This week sees the conclusion of a three-year criminal investigation into the Dutch crane company, Riwal, accused of complicity in war crimes and crimes against humanity in the occupied West Bank. The case is unprecedented as it is the first time a company has been criminally investigated for involvement in the Israeli occupation.
Although the case has not resulted in a prosecution, it is nonetheless an important step for those seeking justice for human rights abuses committed against Palestinians. The case sends a clear message to the corporate sector: complicity in Israel’s occupation potentially carries the risk of criminal prosecution.
The case started with a complaint submitted to the Dutch prosecutor by the Palestinian human rights organization Al-Haq in March 2010. The complaint documented the involvement of Riwal’s cranes and aerial platforms in constructing Israel’s wall and illegal settlements in the West Bank. It prompted the prosecutor to launch a large-scale investigation into the company’s activities, including a raid on company headquarters in September 2010.
The investigation established that the company contributed to constructing the wall and settlements in at least six incidents mentioned in the complaint. However, the prosecutor cited various considerations, including the complexity of the case, limited resources and the likely lack of cooperation by Israel in obtaining further evidence, as reasons not to pursue a prosecution. There is a right of appeal against the prosecutor’s decision, which can also be reconsidered if circumstances change or in light of new evidence.
Despite the lack of prosecution, the decision by the prosecutor to open the investigation, and to pursue it for as long he did, is legally significant. It means the prosecutor accepted two assertions at the heart of the complaint. First, the construction of the wall and settlements in the occupied West Bank entails the commission of war crimes. Second, that companies involved in this construction may be complicit in, and hence legally responsible for, those crimes.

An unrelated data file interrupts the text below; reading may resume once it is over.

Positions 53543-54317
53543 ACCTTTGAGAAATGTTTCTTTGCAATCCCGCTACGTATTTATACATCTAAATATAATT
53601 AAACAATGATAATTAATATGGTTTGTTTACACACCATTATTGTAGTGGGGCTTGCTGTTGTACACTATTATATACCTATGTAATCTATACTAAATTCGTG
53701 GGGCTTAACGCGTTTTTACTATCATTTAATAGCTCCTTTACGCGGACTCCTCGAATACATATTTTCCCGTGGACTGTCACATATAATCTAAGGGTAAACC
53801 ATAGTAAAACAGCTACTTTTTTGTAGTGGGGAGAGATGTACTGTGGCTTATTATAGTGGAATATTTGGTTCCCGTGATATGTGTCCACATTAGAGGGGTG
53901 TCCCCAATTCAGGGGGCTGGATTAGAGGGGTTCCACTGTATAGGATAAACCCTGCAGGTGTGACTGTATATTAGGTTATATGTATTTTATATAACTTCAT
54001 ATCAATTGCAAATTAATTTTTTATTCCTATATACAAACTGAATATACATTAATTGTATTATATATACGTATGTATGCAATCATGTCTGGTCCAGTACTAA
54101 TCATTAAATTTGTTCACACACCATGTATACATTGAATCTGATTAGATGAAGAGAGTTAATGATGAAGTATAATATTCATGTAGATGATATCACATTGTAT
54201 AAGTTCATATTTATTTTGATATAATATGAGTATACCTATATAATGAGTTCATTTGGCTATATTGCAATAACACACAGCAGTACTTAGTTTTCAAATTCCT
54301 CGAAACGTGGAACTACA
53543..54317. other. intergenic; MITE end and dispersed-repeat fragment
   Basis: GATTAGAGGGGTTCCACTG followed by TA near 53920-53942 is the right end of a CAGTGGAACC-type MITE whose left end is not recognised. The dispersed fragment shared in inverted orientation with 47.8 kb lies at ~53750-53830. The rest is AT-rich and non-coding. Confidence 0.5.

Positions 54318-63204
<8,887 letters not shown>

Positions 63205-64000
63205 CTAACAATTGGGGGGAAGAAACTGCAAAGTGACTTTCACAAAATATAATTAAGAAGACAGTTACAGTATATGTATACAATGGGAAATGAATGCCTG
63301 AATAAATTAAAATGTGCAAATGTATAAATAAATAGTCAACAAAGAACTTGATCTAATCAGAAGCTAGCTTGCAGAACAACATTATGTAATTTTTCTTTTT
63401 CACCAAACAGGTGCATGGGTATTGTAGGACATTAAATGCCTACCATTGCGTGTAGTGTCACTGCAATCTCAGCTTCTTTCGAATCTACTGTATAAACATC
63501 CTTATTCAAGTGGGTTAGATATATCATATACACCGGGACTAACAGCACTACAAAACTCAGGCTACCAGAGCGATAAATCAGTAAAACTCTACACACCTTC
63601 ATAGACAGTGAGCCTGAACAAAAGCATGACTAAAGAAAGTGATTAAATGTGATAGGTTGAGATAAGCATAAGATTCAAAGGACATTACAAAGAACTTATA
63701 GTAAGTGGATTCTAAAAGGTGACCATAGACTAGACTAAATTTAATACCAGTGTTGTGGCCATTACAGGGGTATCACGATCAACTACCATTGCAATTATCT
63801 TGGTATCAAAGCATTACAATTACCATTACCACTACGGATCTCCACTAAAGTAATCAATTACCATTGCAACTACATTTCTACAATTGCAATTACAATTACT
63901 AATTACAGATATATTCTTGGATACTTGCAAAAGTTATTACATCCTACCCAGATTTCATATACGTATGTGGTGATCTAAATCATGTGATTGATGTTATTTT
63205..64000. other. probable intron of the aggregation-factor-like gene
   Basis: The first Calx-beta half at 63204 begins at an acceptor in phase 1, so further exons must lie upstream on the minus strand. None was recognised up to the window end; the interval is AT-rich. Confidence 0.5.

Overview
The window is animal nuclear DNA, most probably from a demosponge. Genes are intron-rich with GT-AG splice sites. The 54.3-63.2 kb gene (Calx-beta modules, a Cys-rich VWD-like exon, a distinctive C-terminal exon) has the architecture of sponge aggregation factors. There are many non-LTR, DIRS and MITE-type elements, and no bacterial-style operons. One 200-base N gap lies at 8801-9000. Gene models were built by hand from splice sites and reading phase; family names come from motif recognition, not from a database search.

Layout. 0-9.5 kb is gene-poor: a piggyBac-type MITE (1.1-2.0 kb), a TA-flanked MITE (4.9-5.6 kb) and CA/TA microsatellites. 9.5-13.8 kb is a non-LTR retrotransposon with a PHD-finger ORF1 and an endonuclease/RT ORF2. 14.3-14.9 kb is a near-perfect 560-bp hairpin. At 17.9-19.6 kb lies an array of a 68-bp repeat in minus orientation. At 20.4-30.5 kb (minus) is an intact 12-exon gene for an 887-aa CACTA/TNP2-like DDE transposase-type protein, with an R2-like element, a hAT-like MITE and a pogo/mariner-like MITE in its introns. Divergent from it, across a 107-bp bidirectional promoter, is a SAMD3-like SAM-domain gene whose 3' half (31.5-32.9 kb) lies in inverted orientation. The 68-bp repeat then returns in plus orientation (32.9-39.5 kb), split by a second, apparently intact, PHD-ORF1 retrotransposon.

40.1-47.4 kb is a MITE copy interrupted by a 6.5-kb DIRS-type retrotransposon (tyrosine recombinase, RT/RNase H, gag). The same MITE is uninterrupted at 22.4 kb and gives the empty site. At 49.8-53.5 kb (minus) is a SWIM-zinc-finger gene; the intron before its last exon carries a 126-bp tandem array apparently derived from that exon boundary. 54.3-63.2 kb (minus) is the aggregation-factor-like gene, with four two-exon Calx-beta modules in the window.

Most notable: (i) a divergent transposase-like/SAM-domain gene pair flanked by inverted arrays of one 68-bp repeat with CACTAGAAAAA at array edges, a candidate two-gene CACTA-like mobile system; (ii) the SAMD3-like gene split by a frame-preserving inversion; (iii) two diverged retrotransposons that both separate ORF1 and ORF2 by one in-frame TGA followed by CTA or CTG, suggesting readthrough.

The case therefore supports the assertions that have been made by lawyers and human rights groups for years: not only is the building of the wall and settlements by Israel illegal and criminal, so is complicity with that construction. Those responsible should be open to prosecution in the correct legal forum.
It undermines the charge often made by Israel and its supporters that legal challenges of this kind merely represent “lawfare” — that is vexatious, politicized attempts to abuse the law in order to “delegitimize” Israel.
The Riwal case reflects an increasing trend of legal challenges brought by victims and human rights groups against Israel’s violations. Recent years have seen a case in the United States against Caterpillar for its supply of militarized bulldozers to the Israeli army. In Canada, residents of the West Bank village of Bilin brought a case against the companies Green Park and Green Mount International for constructing an Israeli settlement on village land.